Westcliffe, CO, June 20, 2016, photo by Bar Scott
“The full moon is the high tide of power. It signals it is time for you to release that which no longer serves you, what you no longer need in your life, or an aspect of yourself that you have outgrown.”
The things you hear at yoga. Who knew? Just kidding. Namaste, bitches.
Early on in my sobriety, I met a person who later became my “sponsor.” We used the term loosely, as I kept insisting a sponsor is someone who pays your way. Ray — let’s call him Ray — didn’t see it that way.
When I met Ray, he had more years sober than I had on earth. That’s a lot of wisdom to acknowledge. He was in a motorcycle gang in the 60s. A real life Captain America. Like I’m gonna argue with him about anything. The guy knew stuff about stuff I didn’t even know was stuff. I kept my mouth shut most of the time when I was with Ray. So, being with him always caused me to go against my nature in at least one way.
One thing Ray taught me is that it’s helpful, each year you’re sober, to let go of something. In addition to the booze and drugs and what not. You’ll constantly be surprised by what you don’t need, he said. He was right. It’s become second nature to let go of things that no longer help me move forward. Unhealthy things like cigarettes and resentments, invisible things like notions and fears, material things like collections of shoes and dishes: they’ve all made it to my discard pile.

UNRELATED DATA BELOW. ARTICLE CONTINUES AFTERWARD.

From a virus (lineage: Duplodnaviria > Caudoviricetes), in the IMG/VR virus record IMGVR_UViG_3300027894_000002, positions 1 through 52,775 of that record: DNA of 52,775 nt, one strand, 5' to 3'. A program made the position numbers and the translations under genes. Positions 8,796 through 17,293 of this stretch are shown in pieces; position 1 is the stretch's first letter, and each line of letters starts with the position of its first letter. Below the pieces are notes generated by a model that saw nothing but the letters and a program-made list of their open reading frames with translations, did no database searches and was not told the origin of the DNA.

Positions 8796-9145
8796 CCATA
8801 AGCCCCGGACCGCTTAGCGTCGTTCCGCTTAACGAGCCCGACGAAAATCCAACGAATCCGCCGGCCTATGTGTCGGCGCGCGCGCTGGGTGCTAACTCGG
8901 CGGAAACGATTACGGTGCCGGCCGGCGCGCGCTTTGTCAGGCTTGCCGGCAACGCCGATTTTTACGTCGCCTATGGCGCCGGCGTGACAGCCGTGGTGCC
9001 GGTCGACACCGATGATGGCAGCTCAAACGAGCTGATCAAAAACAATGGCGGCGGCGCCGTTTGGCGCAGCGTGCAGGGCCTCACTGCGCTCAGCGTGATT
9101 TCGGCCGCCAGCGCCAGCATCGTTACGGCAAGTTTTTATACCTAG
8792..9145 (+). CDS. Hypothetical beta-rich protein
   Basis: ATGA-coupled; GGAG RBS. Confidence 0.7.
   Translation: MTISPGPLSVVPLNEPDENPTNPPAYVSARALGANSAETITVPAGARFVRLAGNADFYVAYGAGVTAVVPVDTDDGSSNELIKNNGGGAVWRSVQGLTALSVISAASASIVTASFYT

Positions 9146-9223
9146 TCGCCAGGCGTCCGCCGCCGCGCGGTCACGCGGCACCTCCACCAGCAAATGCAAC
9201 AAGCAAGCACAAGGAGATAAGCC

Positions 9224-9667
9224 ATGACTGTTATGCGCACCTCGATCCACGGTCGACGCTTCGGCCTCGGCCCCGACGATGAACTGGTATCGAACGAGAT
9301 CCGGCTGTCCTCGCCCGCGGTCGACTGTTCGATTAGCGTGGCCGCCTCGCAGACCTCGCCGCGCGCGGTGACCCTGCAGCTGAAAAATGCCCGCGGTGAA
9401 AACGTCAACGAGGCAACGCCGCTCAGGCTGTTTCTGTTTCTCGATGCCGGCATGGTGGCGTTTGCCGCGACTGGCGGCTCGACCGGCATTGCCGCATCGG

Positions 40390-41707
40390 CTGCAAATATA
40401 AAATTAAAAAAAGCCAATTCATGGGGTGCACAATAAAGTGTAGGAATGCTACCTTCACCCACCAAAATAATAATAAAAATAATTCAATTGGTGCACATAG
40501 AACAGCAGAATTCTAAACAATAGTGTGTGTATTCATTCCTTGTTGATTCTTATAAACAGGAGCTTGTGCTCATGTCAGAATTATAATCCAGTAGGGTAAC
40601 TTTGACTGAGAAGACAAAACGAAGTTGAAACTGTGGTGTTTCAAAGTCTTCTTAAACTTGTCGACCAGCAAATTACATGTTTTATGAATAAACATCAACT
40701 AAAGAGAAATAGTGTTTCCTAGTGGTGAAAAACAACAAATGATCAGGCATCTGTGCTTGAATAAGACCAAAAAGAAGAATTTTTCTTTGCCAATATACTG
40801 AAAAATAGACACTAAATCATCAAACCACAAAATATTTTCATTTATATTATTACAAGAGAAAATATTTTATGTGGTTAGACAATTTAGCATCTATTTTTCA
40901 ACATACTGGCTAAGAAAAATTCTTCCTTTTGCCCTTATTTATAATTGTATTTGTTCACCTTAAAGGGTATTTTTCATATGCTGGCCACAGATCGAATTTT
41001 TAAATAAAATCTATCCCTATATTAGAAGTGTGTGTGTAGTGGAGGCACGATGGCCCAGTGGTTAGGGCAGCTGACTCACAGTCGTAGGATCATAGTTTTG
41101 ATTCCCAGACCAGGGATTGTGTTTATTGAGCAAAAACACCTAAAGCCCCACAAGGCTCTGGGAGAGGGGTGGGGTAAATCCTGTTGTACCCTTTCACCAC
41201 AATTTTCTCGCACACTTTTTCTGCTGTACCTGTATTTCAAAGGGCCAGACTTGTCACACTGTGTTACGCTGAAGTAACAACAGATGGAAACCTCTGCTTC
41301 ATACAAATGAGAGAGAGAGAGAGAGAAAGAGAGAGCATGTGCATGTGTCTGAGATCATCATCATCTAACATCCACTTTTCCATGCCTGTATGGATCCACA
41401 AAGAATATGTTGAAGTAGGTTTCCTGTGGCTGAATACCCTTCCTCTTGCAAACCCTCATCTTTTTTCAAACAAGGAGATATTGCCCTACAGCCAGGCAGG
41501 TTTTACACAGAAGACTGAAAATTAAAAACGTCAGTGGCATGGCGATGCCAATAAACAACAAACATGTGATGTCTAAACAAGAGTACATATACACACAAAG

I added a logical twist. Along with letting go of something I no longer need, I try to bring something new into my world each year. Maybe it’s a habit or a belief, a visit to a new place, a new friend, anything that keeps me thinking and growing.
Some years, I’ve gone a bit overboard, but that’s a different topic. Addicts can be excessive. Duh.
The huge moon Monday night was a beacon. I drank it in. It reminded me to get busy, and I haven’t stopped since. There’s so much left to do.
Tuesday, I learned Ray passed away while the moon was giving me permission for renewal.
I’ll keep that one last push he gave me clasped tightly in my hand, forever.